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042418-blm-loc-1gasprices

Motorists fuel up Monday at Huck's on West Oakland Avenue in Bloomington, which displayed a price of $2.539 for gas.

BLOOMINGTON — Like many Central Illinois drivers, Misty Noecker of Bloomington has noticed the slow increase in gas prices over the past few weeks.

“I try not to think about the price much, because you need gas to live your life,”  she said Monday while filling her tank at Thornton's, 908 N. Main St., Bloomington. “But I enjoy life better when gasoline is around $2 per gallon instead of $3 per gallon.”

“And you hear stories about the state wanting to raise gasoline taxes,” she added. “I would think long and hard about before doing that if I were in charge.”

Average retail gasoline prices in Illinois have risen 2.5 cents per gallon in the past week to $2.75 per gallon, according to the gasoline price website, GasBuddy.com. The average price in Illinois is 13.7 cents higher than a month ago and 23.5 cents higher than the same time a year ago.

The average price in Bloomington-Normal on Monday was $2.60 per gallon for regular unleadedgasoline, according to GasBuddy.com. That is 2 cents higher than Sunday, 10 cents higher than a month ago and 25 cents higher than last year on the same date.

In Decatur, the average price was $2.74 per gallon — 3 cents higher than Sunday, 32 cents higher than last month and 55 cents higher than a year ago. The highest recorded average in Decatur was $4.19 in June 2013. The lowest recorded average since 2008 was $1.32 in February 2016.

Illinois motorists aren’t the only ones paying more at the pump. In fact, all but one of the nation’s 50 states saw an increase in gas prices last week, said Patrick DeHaan, head of petroleum analysis for GasBuddy.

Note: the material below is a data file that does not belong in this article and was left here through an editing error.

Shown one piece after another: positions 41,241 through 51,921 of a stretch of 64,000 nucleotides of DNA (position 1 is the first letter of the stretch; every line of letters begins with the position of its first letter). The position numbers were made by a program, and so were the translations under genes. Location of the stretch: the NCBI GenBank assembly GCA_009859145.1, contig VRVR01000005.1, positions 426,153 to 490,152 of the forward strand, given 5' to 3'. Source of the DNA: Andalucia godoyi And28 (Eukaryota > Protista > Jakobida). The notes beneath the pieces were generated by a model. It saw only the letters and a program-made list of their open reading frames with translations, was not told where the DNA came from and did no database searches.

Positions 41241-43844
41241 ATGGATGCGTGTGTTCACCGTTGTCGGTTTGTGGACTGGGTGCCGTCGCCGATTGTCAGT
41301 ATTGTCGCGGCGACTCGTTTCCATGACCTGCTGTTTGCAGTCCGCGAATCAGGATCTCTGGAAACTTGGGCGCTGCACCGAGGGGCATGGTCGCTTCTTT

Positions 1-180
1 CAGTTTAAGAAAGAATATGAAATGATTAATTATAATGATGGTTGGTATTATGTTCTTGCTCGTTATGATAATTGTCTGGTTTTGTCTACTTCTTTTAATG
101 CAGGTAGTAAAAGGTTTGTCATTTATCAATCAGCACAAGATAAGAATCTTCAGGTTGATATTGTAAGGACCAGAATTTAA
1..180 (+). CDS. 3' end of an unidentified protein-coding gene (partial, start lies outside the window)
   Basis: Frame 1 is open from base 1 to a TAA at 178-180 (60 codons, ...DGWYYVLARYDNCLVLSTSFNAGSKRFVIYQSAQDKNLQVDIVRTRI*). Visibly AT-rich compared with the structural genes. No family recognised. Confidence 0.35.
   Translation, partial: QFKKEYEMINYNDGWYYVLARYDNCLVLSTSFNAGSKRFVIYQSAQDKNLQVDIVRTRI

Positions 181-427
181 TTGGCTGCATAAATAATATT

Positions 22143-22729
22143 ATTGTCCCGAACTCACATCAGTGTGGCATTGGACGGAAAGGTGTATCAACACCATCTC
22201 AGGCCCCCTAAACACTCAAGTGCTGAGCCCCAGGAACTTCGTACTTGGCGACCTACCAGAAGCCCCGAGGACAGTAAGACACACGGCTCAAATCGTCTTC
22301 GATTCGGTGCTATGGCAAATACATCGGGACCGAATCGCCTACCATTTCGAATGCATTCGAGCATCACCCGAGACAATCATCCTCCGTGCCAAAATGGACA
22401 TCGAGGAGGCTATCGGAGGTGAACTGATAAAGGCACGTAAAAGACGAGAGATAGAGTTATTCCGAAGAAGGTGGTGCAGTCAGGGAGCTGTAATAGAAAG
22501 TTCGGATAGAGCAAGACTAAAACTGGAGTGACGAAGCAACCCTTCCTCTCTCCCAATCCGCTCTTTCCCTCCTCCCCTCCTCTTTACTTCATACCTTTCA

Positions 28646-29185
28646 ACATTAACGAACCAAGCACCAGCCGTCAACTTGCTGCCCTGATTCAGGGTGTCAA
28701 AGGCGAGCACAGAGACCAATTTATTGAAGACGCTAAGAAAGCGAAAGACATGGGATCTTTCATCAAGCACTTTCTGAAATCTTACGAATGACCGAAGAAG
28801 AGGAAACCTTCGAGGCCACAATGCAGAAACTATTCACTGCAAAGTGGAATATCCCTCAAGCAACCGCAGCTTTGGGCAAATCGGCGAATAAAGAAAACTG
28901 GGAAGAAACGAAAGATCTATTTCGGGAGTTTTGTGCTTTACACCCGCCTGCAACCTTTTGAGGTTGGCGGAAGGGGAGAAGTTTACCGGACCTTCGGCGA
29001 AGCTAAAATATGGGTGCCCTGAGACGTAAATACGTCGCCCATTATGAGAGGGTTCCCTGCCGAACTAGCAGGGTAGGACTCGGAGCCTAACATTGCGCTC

“Government data (showed) a new record for gasoline demand was breached last week, and we're not even into the summer driving season yet,” he said.

Gas prices are at their highest point in nearly three years, according to AAA.

“Expensive crude oil prices, unrest in the Middle East, strong domestic demand, record production rates and global oil supply surplus have created the perfect storm to drive spring gas prices to new heights,” said Jeanette Casselano, AAA spokeswoman. “Consumers can expect gas prices to increase another 5 to 10 cents this season.”

The highest recorded average in the Twin Cities was in July 2008, when gas was $4.19 per gallon. The lowest recorded average since 2008 was $1.39 in February 2016.

Rebecca Moore of Clinton said the gas prices have caused her family to make some decisions.

“I drive 600-plus miles a week and it hurts,” she said. “I get reimbursed for mileage (40 center per mile) but we still had to trade vehicles for better gas mileage.”

Bill Newman of Normal, who was getting gas at Huck's, 102 W. Oakland Ave., Bloomington, said he is tired of the up and down prices.

“Those rich guys don’t like it when gas hangs around $2 per gallon so they manipulate it so we have to pay more,” he said. “When in doubt, blame it on the rich.”

DeHaan says he wouldn’t be surprised to see an uneven market in the coming weeks.

With President Trump's tweet last week targeting the price of oil, there may be additional scrutiny on oil prices in the coming weeks that bears monitoring,” he said. “OPEC has been remarkably successful in better aligning supply to demand, draining the crude oil glut, and pushing oil prices to their highest since 2014.

While refinery maintenance and the change to summer gasoline are largely complete, oil prices remain one of the largest active drivers of gas prices now and likely in the weeks ahead, said DeHaan, adding all signs point to some additional upward movement before prices peak and perhaps drop slightly around Memorial Day into the month of June.

Follow Kevin Barlow on Twitter: @pg_barlow

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Agriculture Reporter

Agriculture reporter for Lee Enterprises Central Illinois.

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